Friday, May 21, 2010

Buyer (or Surfer) Beware!

I have witnessed a few incidents in the past week that have reminded me of the power (both negative and positive) of the internet when it comes to troubleshooting and training on software in general, and Microsoft Dynamics GP in particular.

The first scenario involved me stumbling across the Summit Group Software Blog that just so happened to have a post on the recent 941 changes for US Payroll. Coincidentally, I had just seen an email chain internally regarding it and the blog provided some great information I could pass along. It sort of made my day, finding such useful information from a group I know and trust.

The second scenario involved a post that was forwarded to me by a coworker (that originally was forwarded to them by a customer). The post was on a message board that I won't name and contained a number of factual errors about Microsoft Dynamics GP. Looking through the comments on the post, most of the contributors took the post to be factually correct and expressed a range of negative views. Only at the end of the many many comments was there a voice of reason trying to clear up the many mistruths and errors that had been propagated by this one post and the ensuing comments. Not me, but a fellow blogger whose identity I will protect :) I use this as an example, but this sort of thing pops up for me on at least a weekly basis-- either forwarded to me, or when I doing my own research.

So, how do you sift through all of the information out there (including this blog)? Well, here are my thoughts, please share yours. And I want to add that these should be applied to everything you read (this blog included).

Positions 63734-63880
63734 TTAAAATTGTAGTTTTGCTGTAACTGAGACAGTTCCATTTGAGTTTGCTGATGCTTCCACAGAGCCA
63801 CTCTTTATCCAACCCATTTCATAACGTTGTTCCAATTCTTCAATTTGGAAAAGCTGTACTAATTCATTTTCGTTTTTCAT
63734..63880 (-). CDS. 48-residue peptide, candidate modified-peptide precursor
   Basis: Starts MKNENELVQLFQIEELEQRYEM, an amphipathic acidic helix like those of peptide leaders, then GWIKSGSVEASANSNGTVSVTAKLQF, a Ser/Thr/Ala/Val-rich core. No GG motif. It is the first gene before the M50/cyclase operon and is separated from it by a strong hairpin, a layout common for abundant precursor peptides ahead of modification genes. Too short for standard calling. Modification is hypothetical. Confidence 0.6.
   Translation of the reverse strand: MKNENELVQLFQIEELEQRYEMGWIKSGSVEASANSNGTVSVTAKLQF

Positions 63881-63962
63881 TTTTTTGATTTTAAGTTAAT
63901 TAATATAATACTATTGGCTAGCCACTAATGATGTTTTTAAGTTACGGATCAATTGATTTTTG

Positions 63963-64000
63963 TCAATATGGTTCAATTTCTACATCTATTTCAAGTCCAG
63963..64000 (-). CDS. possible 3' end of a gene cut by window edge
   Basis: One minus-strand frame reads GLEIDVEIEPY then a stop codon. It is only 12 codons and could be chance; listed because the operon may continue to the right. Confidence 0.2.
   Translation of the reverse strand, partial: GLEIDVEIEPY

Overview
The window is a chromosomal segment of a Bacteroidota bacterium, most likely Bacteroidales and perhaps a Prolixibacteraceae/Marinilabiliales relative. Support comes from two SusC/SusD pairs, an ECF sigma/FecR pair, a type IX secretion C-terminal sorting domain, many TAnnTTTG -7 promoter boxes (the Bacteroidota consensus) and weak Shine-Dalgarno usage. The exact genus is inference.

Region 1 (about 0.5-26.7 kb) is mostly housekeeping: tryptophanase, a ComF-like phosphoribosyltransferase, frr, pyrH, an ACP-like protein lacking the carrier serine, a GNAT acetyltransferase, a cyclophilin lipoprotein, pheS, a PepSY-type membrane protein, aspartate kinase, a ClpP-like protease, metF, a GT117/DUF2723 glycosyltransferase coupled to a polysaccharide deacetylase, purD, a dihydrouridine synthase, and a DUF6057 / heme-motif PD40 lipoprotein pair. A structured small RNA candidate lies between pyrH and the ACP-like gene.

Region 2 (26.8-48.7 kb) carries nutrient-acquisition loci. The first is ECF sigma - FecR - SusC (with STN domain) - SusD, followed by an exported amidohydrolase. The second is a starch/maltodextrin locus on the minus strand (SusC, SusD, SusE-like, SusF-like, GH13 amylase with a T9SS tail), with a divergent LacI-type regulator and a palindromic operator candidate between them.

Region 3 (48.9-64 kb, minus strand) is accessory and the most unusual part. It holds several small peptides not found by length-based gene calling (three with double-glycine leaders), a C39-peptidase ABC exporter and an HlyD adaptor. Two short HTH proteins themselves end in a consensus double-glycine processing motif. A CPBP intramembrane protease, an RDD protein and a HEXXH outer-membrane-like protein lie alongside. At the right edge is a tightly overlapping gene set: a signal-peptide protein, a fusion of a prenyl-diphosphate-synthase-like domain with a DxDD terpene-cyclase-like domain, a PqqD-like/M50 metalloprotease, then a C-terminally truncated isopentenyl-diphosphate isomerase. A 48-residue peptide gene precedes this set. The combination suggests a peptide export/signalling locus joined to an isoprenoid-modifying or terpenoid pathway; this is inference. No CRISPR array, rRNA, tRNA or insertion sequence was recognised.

• If the information is overly negative or overly positive, take it with a grain of salt. If the post is something that seems to be advocating one way or another, keep in mind that the author may have their own objective when posting.
  • Look for specifics, step by step examples, with the expected outcome. This shows you that the author has "done their homework" and isn't just working on assumptions.
  • Test, test, test. If someone puts forth an idea or issue, test it out. Even on the post I mention above, although I knew it to be incorrect, I tested it all out. It took 15 minutes, but I gained the confidence in what was/wasn't correct.
  • Look for signs of credibility. This can be a tough one, but if someone is certified or an MVP, MCT, etc you can have some confidence that the information they are putting forth is factually correct. If you subscribe to blogs or other newsletter, you will start to see the same names pop up as resources...Victoria, Leslie, Steve, David, Mark, etc...
  • Start with known sources like the User Guides, Training Manuals, and the KnowledgeBase on CustomerSource and PartnerSource. I know, I know, this information is not always perfect but it has been vetted by the experts and is a great starting place.

Feel free to share your own tips :)

1 comment:

Mariano Gomez said...

Very very true! I have come across these so called "facts" and cannot tell you how much cleanup work and damage control had to be done to get clients to trust the product again. Typically, the client starts out with the usual "I saw this post on a blog and I now question what we are doing", that's a bad sign! I always request the source of the information and, if I have to, confront the writer about their "facts".

Your remarks are correct. I personally don't claim to have full knowledge of everything GP, but doing your homework as a blogger is a sign of respect to the community.

Mariano Gomez, MVP